Income Taxes - The Company recognizes deferred tax assets and liabilities for any basis differences in its assets and liabilities between tax and GAAP reporting, and for operating loss and credit carry-forwards.

 

Considering the Company’s history of cumulative net operating losses and the uncertainty of their future utilization, the Company has established a valuation allowance to fully offset its net deferred tax assets as of September 30, 2018 and December 31, 2017.

 

The Company’s federal and state tax returns for the years ended December 31, 2015 through December 31, 2017 are currently open to audit under the statutes of limitations. There were no pending audits as of September 30, 2018.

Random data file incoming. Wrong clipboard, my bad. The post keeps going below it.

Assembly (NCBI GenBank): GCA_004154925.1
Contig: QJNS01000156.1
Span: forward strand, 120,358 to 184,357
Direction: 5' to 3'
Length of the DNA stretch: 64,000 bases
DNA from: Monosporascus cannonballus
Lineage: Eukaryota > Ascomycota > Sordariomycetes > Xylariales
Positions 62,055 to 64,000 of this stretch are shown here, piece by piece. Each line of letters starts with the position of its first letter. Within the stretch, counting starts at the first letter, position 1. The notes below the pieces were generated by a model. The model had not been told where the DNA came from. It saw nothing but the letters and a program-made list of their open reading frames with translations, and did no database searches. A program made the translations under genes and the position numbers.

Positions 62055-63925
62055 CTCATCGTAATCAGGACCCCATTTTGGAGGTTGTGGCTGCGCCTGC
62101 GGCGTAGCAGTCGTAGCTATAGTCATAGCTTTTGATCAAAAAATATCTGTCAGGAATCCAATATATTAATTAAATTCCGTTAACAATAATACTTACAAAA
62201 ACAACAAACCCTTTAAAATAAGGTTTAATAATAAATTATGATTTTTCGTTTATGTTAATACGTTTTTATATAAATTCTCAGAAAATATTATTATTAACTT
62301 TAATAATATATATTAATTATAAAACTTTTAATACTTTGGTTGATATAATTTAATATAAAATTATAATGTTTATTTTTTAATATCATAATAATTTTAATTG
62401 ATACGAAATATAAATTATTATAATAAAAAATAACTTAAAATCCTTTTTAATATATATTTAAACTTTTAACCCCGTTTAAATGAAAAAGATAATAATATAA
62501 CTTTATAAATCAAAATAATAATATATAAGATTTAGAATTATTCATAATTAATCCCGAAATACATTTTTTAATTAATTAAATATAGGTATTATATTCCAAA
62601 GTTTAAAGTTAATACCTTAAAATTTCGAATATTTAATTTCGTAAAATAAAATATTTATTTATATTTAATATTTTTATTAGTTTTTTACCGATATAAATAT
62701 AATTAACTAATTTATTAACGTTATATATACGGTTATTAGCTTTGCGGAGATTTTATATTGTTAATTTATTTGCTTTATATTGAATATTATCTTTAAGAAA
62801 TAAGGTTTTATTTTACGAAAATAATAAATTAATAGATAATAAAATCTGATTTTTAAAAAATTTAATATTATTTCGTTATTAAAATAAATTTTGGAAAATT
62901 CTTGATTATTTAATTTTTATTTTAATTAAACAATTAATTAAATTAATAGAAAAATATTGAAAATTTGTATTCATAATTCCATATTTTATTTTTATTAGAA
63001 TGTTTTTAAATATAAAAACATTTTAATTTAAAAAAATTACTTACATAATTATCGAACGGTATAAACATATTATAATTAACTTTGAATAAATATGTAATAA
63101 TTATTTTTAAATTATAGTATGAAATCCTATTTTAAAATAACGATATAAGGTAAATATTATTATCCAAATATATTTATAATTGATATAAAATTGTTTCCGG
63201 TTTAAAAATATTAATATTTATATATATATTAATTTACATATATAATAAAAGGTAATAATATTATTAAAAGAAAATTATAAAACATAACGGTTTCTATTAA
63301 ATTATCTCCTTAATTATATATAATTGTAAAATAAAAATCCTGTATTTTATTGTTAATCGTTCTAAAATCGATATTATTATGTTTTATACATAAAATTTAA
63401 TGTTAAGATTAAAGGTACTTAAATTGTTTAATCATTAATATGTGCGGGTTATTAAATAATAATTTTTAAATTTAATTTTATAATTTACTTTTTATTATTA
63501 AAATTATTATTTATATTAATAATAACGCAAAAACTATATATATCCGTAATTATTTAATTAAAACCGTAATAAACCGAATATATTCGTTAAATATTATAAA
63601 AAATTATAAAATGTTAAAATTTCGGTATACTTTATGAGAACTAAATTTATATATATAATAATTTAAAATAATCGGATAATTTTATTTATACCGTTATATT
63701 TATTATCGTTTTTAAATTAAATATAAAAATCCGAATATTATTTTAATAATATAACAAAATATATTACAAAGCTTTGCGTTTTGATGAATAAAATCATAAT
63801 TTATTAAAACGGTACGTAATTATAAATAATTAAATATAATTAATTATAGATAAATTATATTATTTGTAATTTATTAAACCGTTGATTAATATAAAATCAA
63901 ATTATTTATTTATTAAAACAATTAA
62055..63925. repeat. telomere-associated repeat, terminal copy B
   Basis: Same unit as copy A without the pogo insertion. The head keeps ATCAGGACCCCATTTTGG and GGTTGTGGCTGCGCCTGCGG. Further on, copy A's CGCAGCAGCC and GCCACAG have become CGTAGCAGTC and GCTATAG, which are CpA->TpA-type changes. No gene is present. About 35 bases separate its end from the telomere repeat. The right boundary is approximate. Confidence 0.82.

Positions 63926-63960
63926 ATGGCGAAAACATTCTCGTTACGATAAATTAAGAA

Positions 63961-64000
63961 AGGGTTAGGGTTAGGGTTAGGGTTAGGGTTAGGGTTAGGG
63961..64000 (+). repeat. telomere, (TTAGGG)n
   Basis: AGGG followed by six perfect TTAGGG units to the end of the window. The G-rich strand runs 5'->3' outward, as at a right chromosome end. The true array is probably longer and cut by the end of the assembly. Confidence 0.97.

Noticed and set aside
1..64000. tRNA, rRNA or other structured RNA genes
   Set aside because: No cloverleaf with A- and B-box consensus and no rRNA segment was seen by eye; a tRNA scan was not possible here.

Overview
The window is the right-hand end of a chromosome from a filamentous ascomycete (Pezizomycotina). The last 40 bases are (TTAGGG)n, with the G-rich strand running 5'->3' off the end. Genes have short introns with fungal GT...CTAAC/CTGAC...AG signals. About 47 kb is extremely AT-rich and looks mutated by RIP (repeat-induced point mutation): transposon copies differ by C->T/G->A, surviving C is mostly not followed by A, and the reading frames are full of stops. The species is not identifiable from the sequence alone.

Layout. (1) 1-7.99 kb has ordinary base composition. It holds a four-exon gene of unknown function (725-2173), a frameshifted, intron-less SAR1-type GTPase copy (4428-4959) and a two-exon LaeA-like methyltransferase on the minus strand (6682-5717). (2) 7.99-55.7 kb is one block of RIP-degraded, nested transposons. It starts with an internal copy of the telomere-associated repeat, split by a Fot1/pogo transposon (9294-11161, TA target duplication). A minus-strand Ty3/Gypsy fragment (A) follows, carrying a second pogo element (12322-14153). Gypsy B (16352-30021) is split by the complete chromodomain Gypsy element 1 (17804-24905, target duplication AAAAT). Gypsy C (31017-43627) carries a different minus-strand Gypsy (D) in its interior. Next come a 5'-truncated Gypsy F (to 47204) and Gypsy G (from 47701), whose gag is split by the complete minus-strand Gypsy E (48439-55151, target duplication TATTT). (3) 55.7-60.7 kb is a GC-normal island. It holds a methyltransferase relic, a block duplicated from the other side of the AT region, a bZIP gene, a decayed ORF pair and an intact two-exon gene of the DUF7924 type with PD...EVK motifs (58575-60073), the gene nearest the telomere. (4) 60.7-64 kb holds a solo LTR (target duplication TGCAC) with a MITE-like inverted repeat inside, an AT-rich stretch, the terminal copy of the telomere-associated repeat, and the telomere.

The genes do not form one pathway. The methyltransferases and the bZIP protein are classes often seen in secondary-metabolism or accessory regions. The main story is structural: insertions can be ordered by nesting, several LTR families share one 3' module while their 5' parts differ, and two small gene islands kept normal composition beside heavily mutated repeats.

The Tax Cuts and Jobs Act of 2017 (the “TCJA”) was signed into law on December 22, 2017. The TCJA includes significant changes to the U.S. corporate income tax system, including a Federal corporate rate reduction from 35% to 21%. In accordance with a question and answer document issued by the Financial Accounting Standards Board (“FASB”) staff on January 18, 2018, the Company is applying the guidance in Securities and Exchange Commission Staff Accounting Bulletin (“SAB”) 118, Income Tax Accounting Implications of the Tax Cuts and Jobs Act, which provides guidance on applying FASB Accounting Standards Codification (“ASC”) 740, Income Taxes, if the accounting for certain income tax effects of the TCJA are incomplete by the time the financial statements are issued for a reporting period. Specifically, SAB 118 permits companies to use reasonable estimates and provisional amounts for some line items for taxes when preparing year-end 2017 financial statements. The Company completed the accounting under the TCJA, and accordingly, has reported the effects in the Company’s consolidated financial statements for the year ended December 31, 2017.